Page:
Prague Concert Life, 1850-1881

Event title:

Concert given by pianist Leopold Lion

Venue: Konvikt

Event type: Art music culture

Date: 29/11/1863 12noon

Season: Advent

Programme comprising:

General participants:
  • LION, Leopold: soloist, pf
  • MILDNER, Mořic: soloist, vl
  • WEBER, Jan: soloist, vl
  • WITTICH, ?: soloist, va
  • WAGNER, Mořic: soloist, vc
LION, Leopold : Piano Trio, pf, vl, vc, D minor, op.32
CHOPIN, Fryderyck Franciszek : Nocturne, pf, nr.5, F-sharp major, op.15/2
BACH, Johann Sebastian : unspecified Gavotte, keyboard, D minor
MENDELSSOHN-BARTHOLDY, Felix : song Das ertse Veilchen no.2 from 6 songs [Sechs Gesänge], v, pf, nr.2, F major, op.19/2
     • Bachmann, Eduard : v
SCHUBERT, Franz Peter : song Ungeduld no.7 from song cycle Die schöne Müllerin, v, pf, D795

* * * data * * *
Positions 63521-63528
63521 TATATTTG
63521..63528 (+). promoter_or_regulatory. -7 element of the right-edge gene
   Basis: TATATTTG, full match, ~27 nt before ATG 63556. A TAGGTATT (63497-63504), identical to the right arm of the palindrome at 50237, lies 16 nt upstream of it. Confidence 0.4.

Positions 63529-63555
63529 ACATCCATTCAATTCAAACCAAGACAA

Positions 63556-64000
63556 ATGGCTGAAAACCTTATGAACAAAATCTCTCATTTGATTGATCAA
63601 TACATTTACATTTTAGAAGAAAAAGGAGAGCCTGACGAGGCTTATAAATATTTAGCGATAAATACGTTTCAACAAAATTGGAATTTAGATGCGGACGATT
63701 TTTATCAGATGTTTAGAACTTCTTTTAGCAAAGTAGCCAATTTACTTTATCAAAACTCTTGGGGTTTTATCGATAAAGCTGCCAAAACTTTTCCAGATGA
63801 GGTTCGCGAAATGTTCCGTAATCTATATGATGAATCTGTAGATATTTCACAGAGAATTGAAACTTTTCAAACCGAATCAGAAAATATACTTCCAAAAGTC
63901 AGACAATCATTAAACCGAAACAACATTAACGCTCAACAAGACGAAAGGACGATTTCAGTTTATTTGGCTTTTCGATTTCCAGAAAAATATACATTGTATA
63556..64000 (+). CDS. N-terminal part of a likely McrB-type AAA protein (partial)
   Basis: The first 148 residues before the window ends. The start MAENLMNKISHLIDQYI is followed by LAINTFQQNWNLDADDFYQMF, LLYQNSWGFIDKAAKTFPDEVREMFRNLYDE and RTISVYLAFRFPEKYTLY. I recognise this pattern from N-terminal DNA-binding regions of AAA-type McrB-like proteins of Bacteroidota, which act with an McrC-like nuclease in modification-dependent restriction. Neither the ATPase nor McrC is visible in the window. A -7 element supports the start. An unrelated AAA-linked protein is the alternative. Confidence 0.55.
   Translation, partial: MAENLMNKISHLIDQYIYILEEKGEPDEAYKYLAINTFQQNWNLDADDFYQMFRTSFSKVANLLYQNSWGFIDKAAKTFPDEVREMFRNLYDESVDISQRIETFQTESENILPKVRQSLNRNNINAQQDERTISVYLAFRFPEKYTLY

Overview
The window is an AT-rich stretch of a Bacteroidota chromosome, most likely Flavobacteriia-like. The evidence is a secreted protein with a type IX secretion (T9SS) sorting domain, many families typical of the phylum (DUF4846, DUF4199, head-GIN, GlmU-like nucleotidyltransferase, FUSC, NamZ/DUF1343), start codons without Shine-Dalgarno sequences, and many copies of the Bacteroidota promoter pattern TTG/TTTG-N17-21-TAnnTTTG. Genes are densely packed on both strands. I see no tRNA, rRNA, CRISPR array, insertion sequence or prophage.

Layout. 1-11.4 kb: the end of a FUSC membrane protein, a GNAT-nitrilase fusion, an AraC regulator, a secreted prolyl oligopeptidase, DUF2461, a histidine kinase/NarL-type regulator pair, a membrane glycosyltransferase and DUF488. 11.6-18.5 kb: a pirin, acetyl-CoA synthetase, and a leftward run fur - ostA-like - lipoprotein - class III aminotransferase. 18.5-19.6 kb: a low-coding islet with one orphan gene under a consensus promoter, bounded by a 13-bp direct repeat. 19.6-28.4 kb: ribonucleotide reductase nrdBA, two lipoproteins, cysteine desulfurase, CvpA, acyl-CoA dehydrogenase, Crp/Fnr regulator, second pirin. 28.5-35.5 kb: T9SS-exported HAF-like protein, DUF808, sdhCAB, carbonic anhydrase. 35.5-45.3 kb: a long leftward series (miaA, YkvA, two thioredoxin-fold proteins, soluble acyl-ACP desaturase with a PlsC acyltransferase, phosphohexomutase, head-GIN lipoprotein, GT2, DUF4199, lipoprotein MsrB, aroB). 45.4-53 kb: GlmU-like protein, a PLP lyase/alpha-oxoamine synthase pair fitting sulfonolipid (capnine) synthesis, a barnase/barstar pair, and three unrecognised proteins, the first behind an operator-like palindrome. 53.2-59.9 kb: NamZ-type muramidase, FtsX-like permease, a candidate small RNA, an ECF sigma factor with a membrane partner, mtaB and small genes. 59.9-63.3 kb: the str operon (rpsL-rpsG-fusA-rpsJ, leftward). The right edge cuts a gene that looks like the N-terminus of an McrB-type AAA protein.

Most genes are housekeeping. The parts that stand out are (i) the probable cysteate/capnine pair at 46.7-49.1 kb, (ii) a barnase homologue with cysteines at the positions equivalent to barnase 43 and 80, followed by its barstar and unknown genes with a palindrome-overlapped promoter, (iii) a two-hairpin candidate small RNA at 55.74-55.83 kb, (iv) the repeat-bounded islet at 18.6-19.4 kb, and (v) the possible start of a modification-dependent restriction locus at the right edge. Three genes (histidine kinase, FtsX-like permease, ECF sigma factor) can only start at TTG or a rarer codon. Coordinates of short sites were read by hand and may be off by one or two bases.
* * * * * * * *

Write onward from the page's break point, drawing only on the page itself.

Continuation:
• Bachmann, Eduard : v
ISOUARD, Nicolò : aria unspecified, from opera Le billet de loterie [Lotterieloes], v, orch [/pf]
     • Brenner, Johanna : v
SCHUMANN, Robert Alexander : Piano Quartet, pf, vl, va, vc, E-flat major, op.47
LION, Leopold : Nocturne, pf
LION, Leopold : piano work Les Cloches du matin, pf
LION, Leopold : waltz Valse brilliant, pf


News of a forthcoming concert to be given in Prague by Leopold Lion was published by Prager Morgenpost 25/11/1863. The brief, unsigned, report related: ‘Mr Leo Lion, Professor of Piano at the Berlin Academy of Music, a native of Prague, whose reputation precedes hi, tarries in Prague, and will on Sunday arrange a concert.’ The Tagesanzeiger daily almanac of Prague social and musical events published by Prager Morgenpost 29/11/1863 announced: ‘Concert of the pianist Mr Leo Lion in Konvikt Hall (12 noon).’